I am at the end of my first year of my PhD (social psychology) and over the last few months have been doing quite a bit of work off the back of my masters dissertation, which is unrelated to my PhD.
I presented my masters stuff at one conference yesterday which went really well, and I have another next weekend. I found putting together the paper quite stressful and I guess it did take up quite a bit of time over the last few weeks. I have also had one publication out of it. I know that the peer review process isn't supposed to be easy but I found it a complete nightmare and had to re-do the whole analysis. Basically, for my masters dissertation I was supposedly using the qualitative methods I am now specialising in for my PhD, but my masters supervisor doesn't really have much of a grasp of the methods, so although I got an excellent grade for my dissertation, from the perspective of anyone in my field, the analysis was very, very poor. So to address the reviewer comments I had to start from scratch and conjure up an analysis out of nowhere, which I just about managed to do.
My supervisor decided earlier on in the year that we would try and get two papers out of my dissertation, and now he has sent me a second paper for me to redo the analysis. I think he has spent a little time working on it, but nothing major because he says he still has changes to make, literature to add, etc before we submit it.
Anyway, I think that during the course of this I have kind of made my decision- I'm sick to death of working on my masters stuff, I have little confidence in the analysis I DID manage to redo and I don't think I can do it again. I really want to get on with my PhD work now and disseminating my masters work is starting to interfere.
Do you think it would be reasonable for me to back out of the second paper? What would you do? When my supervisor first suggested we do two papers I ws delighted and wanted to publish as much as possible, but now I'm starting to think that I will have plenty of opportunity to publish my PhD stuff and I should concentrate on that now, so I'm not crazy for backing out of the opportunity to publish again? I think that maybe the sensible thing to do would be to back out but I just hate feeling like I'm letting people down (although, incidentally, I submitted my dissertation a year ago and my supervisor only just recently bothered to find the time to put together the paper which he was saying he would do for months).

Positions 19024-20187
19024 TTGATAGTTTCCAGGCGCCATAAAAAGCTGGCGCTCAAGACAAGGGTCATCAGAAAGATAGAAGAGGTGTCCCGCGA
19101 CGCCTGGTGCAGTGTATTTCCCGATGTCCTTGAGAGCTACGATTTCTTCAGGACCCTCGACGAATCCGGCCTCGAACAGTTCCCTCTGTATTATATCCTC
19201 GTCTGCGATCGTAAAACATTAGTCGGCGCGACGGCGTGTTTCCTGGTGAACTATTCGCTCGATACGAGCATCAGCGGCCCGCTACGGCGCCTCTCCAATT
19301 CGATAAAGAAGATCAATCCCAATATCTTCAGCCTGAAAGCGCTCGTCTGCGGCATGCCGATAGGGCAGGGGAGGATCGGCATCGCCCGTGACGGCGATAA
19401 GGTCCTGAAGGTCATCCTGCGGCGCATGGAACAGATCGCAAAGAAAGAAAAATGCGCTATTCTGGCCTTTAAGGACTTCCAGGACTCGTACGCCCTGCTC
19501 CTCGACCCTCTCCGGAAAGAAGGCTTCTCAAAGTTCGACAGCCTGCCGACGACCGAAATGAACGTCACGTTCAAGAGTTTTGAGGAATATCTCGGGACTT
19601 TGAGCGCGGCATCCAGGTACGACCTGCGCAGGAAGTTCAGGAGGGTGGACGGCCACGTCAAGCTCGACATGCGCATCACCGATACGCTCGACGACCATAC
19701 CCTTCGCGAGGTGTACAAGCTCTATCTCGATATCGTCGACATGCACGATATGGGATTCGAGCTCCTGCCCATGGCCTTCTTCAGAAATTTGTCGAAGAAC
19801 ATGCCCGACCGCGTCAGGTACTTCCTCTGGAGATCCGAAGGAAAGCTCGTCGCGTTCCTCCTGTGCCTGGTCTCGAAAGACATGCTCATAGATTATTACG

Thanks if you manage to get through all of this!
Sounds like you're being very sensible to me, by knowing when to say no! Move on. It's great that you've got a couple of conference papers and a journal article out of your Masters, that's impressive. But your gut instincts are right - time to move on and concentrate on the PhD. Before you know it, you'll be doing conference papers and publishing from your PhD, so you'll have other chances. I think PhD students need to be really careful with the amount of other work that's taken on - it's nice getting out there, but it all slows down the PhD process. Explain it to your supervisor - they shouldn't mind. They're bound to have more than enough to do anyway.
Well since posting this I had to take some unplanned time off due to a family emergency and didn't have time to think about it, although I had decided not to go ahead. I think this is even more important after having to take unplanned time out from work, as I really need to get back into things.
I have emailed my supervisor and explained and he says that he wants to go ahead and submit anyway. Argh. He couldn't go ahead and leave my name off, could he? I'm now considering offering to address the reviewer comments when we get them a few months down the line, although I really just wanted to forget about the whole thing.
I'm in a similar position but with my actual PhD :p which I finished in the summer. I need to do a lot of reworking for the analysis. My supervisor thinks it's fine (although he has no input at all) but my co-author in another dept doesn't accept it and I think she has valid concerns. But redoing analyses after submission is so incredibly tedious and quite soul-destroying. I am also as yet unsure just how to go about it. But it's my actual PhD so I must get the papers.
If your supervisor wants to go ahead either he does it on his own or I think offering to deal with the reviewers comments is a good solution - although it will be a total PITA when the time comes. If he goes alone and you have contributed data (or anything substantial) you must be a co-author. I got a second paper out of my masters by just conributing the data and absolutely nothing else - no question though of my not being a co-author.
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